Do you ever feel physical ailments when you are mentally stressed? Ever wonder why?
The response to stressful situations in your body is the same whether you are being faced with your boss yelling at you or a bear wanting to eat you (or perhaps the other way around?). The stress hormones cortisol and norepinephrine are released in these situations to help the body with the “fight or flight” response. In controlled, short circumstances these hormones are very helpful. The problem for most Americans is that stress levels are staying high for longer periods of time, causing continued release of these hormones. The elevated levels of these hormones have damaging effects.
Stress tends to focus on areas of weakness in the body. Think of a frozen lake with thin ice. The ice maybe thick enough to support one person’s weight, but if a friend was to join them the stress of the added weight may be too much and the ice might break. If you have underlying physical problems from years of stress, and you stress that area more, you are likely to experience symptoms there. Do you feel tension in your neck or upper back when stressed? Do you experience headaches when stressed? Are you fatigued after a stressful day? These can all be signs of underlying problems caused by stress.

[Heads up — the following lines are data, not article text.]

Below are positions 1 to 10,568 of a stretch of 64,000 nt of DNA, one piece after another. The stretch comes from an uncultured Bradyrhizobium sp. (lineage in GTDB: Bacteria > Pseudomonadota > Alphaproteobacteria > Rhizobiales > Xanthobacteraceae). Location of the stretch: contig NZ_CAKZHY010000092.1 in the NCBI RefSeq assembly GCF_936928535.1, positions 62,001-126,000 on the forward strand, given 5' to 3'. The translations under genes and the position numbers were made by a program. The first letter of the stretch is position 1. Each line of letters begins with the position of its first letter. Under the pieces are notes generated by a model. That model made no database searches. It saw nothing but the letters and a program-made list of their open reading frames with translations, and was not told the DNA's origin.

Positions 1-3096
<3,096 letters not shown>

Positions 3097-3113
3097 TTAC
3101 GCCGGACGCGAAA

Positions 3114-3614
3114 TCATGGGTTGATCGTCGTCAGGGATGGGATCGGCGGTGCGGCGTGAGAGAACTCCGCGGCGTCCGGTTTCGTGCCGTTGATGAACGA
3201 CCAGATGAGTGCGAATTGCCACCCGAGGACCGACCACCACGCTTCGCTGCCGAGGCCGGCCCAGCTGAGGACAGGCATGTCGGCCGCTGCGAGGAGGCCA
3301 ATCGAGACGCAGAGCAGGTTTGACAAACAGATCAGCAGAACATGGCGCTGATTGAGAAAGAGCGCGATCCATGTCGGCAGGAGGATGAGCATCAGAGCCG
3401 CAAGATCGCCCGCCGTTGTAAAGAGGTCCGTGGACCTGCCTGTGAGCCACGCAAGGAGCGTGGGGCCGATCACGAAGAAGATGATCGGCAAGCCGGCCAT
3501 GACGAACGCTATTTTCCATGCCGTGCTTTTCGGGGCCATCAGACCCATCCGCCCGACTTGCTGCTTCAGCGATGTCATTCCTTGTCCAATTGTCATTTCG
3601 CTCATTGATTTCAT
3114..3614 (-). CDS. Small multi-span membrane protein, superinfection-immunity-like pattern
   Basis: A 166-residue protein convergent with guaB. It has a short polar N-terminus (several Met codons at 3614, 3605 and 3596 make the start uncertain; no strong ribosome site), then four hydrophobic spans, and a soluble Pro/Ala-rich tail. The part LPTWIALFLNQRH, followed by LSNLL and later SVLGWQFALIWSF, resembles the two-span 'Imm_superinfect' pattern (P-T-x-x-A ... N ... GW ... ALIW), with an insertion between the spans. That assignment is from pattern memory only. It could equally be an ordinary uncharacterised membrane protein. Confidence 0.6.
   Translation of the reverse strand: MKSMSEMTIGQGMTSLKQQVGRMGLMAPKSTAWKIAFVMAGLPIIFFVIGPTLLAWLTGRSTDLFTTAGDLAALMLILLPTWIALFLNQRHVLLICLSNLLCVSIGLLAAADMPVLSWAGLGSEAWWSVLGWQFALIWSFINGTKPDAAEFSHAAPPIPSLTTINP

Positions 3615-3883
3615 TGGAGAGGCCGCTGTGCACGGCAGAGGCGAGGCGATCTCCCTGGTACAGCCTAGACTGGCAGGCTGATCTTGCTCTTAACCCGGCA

High blood pressure is also commonly associated with stress, but did you know that the ability to loose weight can be affected by stress hormones? How about an increased chance of infectious diseases (flu, common cold, etc)?
If you feel that you are having physical symptoms caused by stress it is important to have those areas checked by a practitioner trained to evaluate musculoskeletal problems. Our office is one such place. We have affiliate offices all over the lowcountry as well.
We probably can’t remove the stress from your life, but we may be able to better equip your body to handle the stress. Just like the thin ice in the example above, too much stress may push your body to its breaking point. Call us TODAY to see if we can help prevent that!
~ Dr. Tharnish